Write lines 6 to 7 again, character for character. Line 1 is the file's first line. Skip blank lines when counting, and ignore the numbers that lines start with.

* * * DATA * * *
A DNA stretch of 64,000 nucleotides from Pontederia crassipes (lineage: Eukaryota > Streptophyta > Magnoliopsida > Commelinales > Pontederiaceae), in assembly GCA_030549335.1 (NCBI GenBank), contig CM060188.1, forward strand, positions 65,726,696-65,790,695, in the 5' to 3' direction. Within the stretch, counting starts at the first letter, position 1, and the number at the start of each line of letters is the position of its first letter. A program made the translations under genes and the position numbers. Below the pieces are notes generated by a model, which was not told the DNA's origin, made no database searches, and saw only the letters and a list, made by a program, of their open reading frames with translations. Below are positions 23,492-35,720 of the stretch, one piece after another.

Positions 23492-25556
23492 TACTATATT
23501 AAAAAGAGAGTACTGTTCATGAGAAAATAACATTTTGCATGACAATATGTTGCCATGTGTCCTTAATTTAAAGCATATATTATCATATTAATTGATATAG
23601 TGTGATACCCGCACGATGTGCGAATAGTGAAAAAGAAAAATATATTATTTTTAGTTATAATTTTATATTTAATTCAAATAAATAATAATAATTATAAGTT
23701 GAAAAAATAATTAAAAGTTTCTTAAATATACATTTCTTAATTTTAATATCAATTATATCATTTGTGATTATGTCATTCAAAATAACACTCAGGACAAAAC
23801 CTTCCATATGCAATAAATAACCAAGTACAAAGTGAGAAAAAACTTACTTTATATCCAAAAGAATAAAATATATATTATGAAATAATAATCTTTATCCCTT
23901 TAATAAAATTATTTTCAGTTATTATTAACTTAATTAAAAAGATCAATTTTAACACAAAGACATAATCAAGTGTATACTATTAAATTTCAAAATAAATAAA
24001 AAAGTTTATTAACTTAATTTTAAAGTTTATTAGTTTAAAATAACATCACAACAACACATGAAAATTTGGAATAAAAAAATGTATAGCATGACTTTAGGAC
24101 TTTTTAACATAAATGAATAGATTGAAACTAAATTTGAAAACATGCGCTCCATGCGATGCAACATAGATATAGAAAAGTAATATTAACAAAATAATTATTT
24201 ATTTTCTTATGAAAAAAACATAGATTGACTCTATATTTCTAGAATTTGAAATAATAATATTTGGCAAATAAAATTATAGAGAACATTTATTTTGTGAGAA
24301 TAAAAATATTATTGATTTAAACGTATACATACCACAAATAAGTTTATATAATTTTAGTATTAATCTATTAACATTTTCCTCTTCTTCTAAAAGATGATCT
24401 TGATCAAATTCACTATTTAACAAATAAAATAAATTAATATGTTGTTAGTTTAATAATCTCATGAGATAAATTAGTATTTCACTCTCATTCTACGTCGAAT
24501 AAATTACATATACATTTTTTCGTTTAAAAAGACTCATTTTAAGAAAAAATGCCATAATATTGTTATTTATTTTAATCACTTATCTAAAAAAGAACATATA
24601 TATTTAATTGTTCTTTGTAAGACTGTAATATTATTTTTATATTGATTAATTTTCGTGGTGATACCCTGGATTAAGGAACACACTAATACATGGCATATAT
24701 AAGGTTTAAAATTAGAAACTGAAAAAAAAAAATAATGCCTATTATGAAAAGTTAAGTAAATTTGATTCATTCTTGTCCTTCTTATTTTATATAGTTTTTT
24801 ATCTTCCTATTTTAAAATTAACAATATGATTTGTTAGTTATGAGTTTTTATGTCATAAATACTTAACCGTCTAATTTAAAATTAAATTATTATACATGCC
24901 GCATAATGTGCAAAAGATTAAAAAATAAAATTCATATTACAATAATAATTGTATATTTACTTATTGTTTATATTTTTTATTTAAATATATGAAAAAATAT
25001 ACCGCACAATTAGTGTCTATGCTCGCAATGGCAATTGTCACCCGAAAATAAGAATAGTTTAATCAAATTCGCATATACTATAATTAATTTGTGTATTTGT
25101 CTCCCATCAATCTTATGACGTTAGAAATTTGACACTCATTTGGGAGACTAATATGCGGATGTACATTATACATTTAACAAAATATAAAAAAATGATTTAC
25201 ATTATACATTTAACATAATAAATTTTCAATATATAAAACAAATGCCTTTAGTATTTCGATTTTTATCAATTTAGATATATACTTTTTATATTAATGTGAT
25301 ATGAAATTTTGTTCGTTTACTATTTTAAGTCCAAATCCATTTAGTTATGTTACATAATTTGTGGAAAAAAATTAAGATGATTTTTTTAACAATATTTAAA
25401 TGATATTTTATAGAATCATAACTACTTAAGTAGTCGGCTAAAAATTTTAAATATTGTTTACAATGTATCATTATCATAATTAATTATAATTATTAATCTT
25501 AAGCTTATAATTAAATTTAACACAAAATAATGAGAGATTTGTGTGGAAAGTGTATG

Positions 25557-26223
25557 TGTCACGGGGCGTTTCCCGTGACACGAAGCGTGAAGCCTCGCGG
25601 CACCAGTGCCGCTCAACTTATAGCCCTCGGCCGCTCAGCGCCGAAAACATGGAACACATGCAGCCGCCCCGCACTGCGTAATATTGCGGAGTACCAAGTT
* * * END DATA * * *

23701 GAAAAAATAATTAAAAGTTTCTTAAATATACATTTCTTAATTTTAATATCAATTATATCATTTGTGATTATGTCATTCAAAATAACACTCAGGACAAAAC
23801 CTTCCATATGCAATAAATAACCAAGTACAAAGTGAGAAAAAACTTACTTTATATCCAAAAGAATAAAATATATATTATGAAATAATAATCTTTATCCCTT